Facebook's Weird, Warm Data Centers Reach The Mainstream

December 03, 2014

Getting weird and warm isn’t the exact sales pitch of Vantage Data Centers, although it might as well be. The Santa Clara, Calif., company is a player in the wholesale data center market, running large data centers and renting space in the facilities to others. While the model is not novel, Vantage has tried to put a fresh twist on the business. It is adopting some of the more radical computing infrastructure ideas developed by such companies as Google (GOOG), Microsoft (MSFT), Amazon, (AMZN) and Facebook (FB) and then offering its customers a chance to save money if they’re willing to give the cutting edge technology a try.

Vantage, for example, has built something it calls V2 in the heart of Silicon Valley. It’s a 45,000 square-foot facility that uses outside air, instead of air conditioning, to cool computers. The building also has automated systems to control the humidity and expel waste heat. The effect of these and other measures? Vantage has built one of the most energy-efficient data centers available for rent.
The data center is modeled on the types of facilities Facebook has been building for several years through its Open Compute project. Facebook has championed the idea of letting outside air waft into data centers and then pass through a series of wall-mounted filters and water misters before cascading down onto servers. It also stacks tens of thousands of servers very close together and runs them at higher temperatures than traditional systems in a bid to save on power. A Facebook data center in Sweden is believed to be the world’s most efficient.

Coming out of the dot-com boom, Google pioneered the rethinking of data center designs. Facebook, Amazon, Microsoft, and other consumer Web giants all made subsequent contributions to infrastructure science. This type of work is a must for these companies because they run hundreds of thousands of servers and need to lower computing costs as much as possible to support the free services they offer consumers.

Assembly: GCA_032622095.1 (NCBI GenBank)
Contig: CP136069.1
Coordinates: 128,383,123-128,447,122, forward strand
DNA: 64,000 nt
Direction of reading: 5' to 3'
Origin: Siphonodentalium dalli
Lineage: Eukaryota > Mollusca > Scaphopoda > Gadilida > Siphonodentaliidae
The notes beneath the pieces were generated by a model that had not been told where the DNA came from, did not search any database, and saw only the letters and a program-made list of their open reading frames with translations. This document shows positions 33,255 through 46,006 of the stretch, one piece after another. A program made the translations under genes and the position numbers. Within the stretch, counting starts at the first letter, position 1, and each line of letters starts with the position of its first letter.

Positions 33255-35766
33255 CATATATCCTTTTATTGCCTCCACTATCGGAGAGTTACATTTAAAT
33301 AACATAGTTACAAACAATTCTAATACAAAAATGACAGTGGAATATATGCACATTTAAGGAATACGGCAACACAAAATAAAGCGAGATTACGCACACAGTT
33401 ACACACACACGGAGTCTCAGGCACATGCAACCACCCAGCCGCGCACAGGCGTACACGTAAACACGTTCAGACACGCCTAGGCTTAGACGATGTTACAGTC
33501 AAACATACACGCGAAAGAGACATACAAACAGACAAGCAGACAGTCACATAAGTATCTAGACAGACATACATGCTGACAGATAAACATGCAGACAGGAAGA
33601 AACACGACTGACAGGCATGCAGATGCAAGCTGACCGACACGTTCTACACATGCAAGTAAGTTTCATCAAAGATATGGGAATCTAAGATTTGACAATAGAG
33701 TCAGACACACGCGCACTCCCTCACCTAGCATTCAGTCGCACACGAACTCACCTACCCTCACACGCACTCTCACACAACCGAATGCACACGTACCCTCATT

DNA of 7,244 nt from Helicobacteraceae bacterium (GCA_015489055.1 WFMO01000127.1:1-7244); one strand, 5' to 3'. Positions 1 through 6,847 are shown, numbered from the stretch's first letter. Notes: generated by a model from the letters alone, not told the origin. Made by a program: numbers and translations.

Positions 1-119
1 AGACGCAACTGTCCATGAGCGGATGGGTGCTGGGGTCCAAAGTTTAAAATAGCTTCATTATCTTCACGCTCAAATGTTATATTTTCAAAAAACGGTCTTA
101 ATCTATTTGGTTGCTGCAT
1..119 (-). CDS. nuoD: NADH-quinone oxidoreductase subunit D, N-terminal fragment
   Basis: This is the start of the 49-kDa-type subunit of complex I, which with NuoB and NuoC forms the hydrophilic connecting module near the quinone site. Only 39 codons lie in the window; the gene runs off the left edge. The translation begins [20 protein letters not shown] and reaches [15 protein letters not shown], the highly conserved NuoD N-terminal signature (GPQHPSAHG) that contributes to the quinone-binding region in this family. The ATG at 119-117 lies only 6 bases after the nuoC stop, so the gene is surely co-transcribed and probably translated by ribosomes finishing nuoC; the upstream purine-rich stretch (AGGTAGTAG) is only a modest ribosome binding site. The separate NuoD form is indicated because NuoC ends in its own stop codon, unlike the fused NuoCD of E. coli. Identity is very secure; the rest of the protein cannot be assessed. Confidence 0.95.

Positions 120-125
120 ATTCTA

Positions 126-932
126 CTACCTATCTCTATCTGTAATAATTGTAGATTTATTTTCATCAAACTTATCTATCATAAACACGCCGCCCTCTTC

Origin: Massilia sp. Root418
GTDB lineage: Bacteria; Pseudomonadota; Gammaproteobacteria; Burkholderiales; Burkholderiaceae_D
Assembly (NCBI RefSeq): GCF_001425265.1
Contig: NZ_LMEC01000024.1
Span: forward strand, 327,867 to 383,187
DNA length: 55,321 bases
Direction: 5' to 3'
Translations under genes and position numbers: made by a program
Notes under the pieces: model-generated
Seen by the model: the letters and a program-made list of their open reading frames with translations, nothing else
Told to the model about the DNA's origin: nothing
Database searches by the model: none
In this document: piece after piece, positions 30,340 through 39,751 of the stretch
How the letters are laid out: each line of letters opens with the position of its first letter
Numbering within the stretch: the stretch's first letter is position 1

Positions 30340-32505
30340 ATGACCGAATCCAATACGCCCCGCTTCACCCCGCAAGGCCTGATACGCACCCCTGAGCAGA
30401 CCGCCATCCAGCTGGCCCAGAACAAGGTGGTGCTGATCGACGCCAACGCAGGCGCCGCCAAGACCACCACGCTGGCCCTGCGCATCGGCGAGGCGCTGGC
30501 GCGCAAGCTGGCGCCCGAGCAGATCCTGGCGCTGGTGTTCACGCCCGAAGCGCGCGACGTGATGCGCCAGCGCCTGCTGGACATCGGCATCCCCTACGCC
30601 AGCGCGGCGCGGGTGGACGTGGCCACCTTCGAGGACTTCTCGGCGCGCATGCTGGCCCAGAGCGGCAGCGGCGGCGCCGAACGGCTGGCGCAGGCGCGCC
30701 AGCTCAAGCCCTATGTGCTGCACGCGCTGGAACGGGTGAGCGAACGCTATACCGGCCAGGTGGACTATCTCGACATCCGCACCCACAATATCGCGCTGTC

Chris Yetman, vice president of operations at Vantage, knows all about the consumer Web ways. He spent two decades working on IT infrastructure and previously served as vice president of infrastructure operations for Amazon’s AWS cloud computing systems. Since he came to Vantage, Yetman has looked to introduce the radical data center designs to more traditional businesses that have been somewhat reluctant to get aggressive with their computing systems and then push them to the limit.

Vantage has a mix of customers, from online gaming companies to data analysis ventures and software makers. They’re all similar in that they need to run a substantial number of systems. They also have tried-and-true ideas as to how many servers should be placed in a given area and how hot they should run. Yetman has been trying to convince some to rethink their policies. Where most companies like to operate their servers in an environment approaching a refrigerator, Yetman wants them to start thinking sauna. “Customers have tended to want to run their systems between 65 and 80 degrees,” he says. “But if the customer will let me, I’ll go up to 90 degrees.”

The science is there to back up the warmer approach. Computing systems have improved a lot over the years, and they run better in hot conditions than most people expect. And huge advances in software make it possible to keep performing complex computing functions, even when a few servers go down. Still, customers need persuasion to try out the new methodologies. “It’s all psychological at this point,” Yetman says. “If they want to save money, we can work with them to set up the parameters and run at costs closer to the cloud guys.”

(Bloomberg Businessweek)